## Introduction to DataTypes and Values

We'll start with an article that describes how a computer stores values and some primitive types such as numbers and strings. You can think of the "type of a value" as defining how it is stored, named, and manipulated. For example, a calculator program uses the type "number", which holds "numeric values" and supports "arithmetic operations". JavaScript has two types: "primitive" and "object". Examples of primitive types include numbers, strings, and Booleans. Object types include arrays, objects, and functions.

Here are some things to remember when using JavaScript data types:

- Primitive types are "immutable"; their "values" cannot be changed once created;
- Object types are "mutable"; their values can change once created; and
- Although JavaScript supports types, it is a "dynamically typed" language, which means that you do not have to define the type of variable in a JavaScript program (but this is not a best practice).

### Arithmetic

The main thing to do with numbers is arithmetic. Arithmetic operations such as addition or multiplication take two number values and produce a new number from them. Here is what they look like in JavaScript:

100 + 4 * 11

The `+`

and `*`

symbols are called *operators*. The first stands for addition, and the second stands for multiplication. Putting an operator between two values will apply it to those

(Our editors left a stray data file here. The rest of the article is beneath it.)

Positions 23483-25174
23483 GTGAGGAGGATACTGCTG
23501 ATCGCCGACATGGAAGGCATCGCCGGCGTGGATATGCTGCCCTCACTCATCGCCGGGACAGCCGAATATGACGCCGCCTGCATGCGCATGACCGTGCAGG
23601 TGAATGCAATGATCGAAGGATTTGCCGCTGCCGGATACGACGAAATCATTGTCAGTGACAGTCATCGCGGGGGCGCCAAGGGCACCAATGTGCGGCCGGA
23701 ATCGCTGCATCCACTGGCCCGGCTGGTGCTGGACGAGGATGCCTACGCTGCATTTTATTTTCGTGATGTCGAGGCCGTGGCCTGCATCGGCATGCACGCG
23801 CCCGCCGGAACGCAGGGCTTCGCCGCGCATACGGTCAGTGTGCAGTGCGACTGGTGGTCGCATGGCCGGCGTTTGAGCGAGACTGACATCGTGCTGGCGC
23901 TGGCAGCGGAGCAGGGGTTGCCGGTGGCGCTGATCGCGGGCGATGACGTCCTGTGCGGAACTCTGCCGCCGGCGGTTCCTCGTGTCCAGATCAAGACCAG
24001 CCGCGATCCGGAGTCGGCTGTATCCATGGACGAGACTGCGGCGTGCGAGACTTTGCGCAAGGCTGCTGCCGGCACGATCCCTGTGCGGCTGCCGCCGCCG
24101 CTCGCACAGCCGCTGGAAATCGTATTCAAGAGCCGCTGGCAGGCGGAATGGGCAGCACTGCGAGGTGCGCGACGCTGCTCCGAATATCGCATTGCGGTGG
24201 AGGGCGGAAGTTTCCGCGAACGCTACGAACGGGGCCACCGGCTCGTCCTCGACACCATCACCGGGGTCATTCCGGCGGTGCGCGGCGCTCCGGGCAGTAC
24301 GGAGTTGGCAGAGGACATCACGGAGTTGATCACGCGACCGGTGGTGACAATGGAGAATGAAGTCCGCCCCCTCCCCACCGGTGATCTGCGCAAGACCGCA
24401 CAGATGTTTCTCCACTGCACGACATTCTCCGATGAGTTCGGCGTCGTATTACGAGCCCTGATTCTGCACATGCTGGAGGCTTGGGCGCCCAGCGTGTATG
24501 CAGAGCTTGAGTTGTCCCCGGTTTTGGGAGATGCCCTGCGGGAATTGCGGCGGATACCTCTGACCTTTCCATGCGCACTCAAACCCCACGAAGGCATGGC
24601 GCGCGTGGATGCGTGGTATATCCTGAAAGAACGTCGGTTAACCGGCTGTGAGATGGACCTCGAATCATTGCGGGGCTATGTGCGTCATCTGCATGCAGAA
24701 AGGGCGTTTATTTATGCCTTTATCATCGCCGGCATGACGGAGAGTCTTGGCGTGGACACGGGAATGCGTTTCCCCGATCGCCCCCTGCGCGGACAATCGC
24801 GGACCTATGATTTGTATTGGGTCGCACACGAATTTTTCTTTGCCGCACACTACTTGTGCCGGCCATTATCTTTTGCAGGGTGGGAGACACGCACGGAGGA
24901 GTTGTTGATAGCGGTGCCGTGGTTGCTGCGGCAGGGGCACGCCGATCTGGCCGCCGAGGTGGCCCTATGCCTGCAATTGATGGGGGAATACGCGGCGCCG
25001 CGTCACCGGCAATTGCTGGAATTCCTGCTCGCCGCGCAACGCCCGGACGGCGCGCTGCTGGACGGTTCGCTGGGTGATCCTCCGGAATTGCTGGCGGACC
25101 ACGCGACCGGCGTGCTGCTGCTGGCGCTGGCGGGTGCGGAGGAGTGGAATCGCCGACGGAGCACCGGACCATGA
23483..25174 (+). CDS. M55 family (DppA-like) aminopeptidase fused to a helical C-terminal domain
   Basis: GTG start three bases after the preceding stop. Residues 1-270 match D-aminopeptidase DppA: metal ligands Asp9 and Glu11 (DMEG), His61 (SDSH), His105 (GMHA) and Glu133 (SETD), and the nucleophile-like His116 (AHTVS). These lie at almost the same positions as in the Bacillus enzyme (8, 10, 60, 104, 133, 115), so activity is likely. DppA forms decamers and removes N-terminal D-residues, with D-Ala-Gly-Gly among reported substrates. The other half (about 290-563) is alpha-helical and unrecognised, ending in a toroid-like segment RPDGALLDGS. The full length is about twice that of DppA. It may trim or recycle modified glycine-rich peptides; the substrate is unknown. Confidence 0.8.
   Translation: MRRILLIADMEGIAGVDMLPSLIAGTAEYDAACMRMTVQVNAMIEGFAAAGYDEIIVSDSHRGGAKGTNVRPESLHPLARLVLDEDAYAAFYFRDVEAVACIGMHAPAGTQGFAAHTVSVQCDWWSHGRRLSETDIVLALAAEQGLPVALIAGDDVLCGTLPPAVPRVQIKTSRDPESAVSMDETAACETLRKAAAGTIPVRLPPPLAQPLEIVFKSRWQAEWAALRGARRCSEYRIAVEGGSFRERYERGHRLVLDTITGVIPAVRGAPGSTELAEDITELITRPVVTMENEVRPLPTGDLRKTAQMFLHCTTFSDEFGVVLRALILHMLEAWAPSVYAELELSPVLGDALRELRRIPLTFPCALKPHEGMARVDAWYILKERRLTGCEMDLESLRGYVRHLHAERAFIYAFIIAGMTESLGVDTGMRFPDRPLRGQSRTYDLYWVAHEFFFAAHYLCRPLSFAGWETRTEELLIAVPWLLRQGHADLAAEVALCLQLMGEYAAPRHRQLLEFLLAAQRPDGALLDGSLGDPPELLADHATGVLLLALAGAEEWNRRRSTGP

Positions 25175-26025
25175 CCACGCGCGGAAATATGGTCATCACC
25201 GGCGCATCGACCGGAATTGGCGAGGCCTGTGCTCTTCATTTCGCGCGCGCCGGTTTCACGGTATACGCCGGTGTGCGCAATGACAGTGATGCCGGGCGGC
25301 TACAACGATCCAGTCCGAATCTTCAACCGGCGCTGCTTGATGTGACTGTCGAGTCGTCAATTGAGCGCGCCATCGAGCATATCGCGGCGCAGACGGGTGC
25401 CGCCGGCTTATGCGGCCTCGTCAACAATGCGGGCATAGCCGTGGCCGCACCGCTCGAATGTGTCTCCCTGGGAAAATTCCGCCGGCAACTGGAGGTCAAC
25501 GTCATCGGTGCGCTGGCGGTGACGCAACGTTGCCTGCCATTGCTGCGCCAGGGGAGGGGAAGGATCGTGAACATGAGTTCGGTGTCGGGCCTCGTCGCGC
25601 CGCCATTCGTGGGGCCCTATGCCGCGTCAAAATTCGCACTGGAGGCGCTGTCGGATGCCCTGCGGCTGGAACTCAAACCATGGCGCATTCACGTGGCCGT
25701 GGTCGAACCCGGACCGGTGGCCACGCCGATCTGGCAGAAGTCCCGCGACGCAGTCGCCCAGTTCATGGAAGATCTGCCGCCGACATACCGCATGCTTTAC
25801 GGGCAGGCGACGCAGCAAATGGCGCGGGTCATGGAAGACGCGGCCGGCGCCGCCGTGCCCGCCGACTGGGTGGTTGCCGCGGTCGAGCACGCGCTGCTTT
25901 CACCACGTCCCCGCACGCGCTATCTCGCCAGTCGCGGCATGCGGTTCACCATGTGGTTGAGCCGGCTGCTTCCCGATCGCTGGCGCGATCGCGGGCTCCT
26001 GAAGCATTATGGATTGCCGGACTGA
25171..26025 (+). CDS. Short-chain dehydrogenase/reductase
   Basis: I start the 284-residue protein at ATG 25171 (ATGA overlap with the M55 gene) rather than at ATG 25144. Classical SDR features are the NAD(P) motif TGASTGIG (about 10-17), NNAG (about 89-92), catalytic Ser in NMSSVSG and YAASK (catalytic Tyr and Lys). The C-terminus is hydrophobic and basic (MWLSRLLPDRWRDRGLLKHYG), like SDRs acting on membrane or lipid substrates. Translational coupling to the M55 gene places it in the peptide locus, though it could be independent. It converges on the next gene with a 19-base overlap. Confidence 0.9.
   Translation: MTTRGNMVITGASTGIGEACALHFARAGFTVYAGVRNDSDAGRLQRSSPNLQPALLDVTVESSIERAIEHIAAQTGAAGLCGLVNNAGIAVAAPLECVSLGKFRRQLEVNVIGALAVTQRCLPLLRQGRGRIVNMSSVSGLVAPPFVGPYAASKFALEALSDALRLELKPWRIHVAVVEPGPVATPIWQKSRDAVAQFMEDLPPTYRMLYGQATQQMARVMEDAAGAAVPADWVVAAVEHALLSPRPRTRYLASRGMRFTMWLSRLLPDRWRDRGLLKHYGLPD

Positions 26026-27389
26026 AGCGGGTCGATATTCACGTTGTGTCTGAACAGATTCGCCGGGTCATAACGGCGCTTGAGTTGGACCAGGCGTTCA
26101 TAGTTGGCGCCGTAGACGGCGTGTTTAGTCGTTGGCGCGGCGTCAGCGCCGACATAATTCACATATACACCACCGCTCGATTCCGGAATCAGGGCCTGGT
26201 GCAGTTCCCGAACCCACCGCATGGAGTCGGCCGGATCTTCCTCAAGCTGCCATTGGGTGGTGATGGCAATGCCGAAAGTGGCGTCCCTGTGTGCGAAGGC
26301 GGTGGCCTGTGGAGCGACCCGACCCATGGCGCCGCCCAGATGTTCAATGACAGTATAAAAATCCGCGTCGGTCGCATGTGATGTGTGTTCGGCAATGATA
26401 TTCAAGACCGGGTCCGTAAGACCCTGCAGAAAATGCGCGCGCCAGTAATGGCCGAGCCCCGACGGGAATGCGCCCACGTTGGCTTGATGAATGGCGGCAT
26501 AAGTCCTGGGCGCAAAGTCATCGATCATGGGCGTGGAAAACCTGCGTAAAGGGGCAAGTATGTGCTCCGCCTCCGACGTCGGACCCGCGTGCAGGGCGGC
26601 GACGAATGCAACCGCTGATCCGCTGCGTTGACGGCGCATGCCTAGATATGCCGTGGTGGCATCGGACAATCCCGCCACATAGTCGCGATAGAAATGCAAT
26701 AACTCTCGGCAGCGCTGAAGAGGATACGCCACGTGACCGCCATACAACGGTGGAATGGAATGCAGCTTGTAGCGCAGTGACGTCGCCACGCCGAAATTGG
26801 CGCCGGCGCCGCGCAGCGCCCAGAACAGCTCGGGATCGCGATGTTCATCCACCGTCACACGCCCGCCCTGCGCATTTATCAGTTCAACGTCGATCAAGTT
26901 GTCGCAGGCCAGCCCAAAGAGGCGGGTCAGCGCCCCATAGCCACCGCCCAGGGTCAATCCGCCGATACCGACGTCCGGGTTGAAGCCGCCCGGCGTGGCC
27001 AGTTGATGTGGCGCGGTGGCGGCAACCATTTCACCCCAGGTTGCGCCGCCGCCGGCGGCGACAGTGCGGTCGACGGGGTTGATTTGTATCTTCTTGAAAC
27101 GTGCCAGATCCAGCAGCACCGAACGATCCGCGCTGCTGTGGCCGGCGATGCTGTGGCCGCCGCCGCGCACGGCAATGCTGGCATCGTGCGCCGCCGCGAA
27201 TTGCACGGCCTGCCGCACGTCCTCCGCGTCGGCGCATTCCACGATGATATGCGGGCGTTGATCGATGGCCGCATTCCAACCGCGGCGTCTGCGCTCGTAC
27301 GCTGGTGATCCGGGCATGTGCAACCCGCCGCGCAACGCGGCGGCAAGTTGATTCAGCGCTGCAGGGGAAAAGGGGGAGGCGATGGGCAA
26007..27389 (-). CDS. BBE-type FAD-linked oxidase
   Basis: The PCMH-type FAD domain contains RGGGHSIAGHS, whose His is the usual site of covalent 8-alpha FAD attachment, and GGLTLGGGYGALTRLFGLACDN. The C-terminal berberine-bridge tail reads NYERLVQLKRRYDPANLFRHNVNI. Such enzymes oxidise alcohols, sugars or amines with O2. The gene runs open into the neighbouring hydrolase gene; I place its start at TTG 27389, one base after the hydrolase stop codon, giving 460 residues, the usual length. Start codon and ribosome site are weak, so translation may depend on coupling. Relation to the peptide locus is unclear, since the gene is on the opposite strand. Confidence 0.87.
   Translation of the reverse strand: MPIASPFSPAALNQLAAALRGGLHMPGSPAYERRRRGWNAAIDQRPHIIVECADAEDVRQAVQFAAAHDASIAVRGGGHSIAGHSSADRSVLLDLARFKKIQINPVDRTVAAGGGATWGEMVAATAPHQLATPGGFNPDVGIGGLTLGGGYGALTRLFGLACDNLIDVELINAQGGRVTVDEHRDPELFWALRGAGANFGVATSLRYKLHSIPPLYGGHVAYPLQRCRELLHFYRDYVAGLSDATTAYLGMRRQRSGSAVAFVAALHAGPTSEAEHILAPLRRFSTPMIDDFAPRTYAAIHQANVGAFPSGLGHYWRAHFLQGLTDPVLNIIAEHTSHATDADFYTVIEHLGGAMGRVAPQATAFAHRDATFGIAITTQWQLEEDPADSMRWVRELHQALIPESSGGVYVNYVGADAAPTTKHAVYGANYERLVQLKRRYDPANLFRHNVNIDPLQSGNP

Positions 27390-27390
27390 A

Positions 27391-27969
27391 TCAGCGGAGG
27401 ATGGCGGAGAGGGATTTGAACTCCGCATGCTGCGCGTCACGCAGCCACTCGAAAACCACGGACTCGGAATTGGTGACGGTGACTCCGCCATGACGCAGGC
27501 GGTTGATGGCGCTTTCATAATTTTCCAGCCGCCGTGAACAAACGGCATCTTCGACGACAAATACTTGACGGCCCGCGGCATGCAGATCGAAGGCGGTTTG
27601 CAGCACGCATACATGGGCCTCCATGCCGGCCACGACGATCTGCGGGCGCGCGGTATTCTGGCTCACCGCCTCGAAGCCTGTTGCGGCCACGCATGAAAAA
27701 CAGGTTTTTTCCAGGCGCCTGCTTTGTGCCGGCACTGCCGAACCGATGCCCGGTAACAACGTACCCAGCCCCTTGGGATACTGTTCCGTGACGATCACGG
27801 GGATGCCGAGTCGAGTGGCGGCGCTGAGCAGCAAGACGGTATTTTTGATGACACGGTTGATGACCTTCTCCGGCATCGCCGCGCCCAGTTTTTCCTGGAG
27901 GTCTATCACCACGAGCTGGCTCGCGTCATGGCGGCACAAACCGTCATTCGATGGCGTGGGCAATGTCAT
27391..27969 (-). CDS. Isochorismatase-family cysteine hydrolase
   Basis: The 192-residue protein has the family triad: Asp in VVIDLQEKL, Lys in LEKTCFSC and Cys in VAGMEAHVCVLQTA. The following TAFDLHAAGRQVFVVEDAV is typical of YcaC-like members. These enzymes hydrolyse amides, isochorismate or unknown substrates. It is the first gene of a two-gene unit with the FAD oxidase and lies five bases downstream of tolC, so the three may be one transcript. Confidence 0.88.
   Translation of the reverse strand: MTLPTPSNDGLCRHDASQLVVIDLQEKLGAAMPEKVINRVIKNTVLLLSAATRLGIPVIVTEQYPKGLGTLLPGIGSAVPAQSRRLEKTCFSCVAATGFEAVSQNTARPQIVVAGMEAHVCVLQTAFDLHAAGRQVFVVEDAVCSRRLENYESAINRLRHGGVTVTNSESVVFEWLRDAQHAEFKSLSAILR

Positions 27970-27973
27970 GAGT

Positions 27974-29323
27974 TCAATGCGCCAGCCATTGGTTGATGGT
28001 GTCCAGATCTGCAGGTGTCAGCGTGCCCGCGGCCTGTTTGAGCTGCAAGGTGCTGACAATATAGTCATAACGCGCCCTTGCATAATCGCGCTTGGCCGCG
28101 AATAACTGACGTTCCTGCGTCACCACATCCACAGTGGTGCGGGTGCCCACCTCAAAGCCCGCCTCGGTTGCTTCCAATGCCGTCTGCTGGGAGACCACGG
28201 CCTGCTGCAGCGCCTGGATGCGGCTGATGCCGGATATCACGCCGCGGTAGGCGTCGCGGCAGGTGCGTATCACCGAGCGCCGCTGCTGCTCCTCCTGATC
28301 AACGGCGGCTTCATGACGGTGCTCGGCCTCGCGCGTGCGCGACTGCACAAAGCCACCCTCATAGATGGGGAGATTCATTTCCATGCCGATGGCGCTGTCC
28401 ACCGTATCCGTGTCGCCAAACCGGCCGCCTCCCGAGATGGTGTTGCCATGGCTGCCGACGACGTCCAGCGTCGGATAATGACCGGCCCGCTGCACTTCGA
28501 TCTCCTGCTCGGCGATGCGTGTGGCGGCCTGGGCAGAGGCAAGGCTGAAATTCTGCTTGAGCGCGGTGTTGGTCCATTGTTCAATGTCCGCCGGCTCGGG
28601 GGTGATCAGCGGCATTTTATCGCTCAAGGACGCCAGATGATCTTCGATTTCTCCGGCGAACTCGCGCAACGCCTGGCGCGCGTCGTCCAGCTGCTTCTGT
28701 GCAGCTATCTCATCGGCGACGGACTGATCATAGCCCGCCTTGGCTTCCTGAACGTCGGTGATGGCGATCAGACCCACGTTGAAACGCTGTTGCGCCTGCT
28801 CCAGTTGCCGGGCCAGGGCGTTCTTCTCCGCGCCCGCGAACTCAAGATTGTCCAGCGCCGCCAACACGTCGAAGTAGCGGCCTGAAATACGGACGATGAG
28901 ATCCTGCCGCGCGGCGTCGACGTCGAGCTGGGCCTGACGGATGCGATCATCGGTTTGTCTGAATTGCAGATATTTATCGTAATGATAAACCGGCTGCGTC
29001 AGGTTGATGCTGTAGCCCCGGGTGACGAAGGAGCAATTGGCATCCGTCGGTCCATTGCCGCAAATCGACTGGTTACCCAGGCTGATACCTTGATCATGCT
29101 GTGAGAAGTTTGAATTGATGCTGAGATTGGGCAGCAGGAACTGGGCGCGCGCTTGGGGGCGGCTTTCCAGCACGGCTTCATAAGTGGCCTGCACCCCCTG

values and produce a new value.

But does the example mean "add 4 and 100, and multiply the result by 11," or is the multiplication done before the adding? As you might have guessed, the multiplication happens first. But as in mathematics, you can change this by wrapping the addition in parentheses.

(100 + 4) * 11

For subtraction, there is the `-`

operator, and division can be done with the `/`

operator.

When operators appear together without parentheses, the order in which they are applied is determined by the *precedence* of the operators. The example shows that multiplication comes before addition. The `/`

operator
has the same precedence as `*`

. Likewise for `+`

and `-`

. When multiple operators with the same precedence appear next to each other, as in `1 - 2 + 1`

,
they are applied left to right: `(1 - 2) + 1`

.

These rules of precedence are not something you should worry about. When in doubt, just add parentheses.

There is one more arithmetic operator, which you might not immediately recognize. The `%`

symbol is used to represent the *remainder* operation. `X % Y`

is the remainder of dividing
`X`

by `Y`

. For example,
`314 % 100`

produces `14`

, and `144 % 12`

gives `0`

. The remainder operator's precedence is the same as that of multiplication and division. You'll
also often see this operator referred to as *modulo*.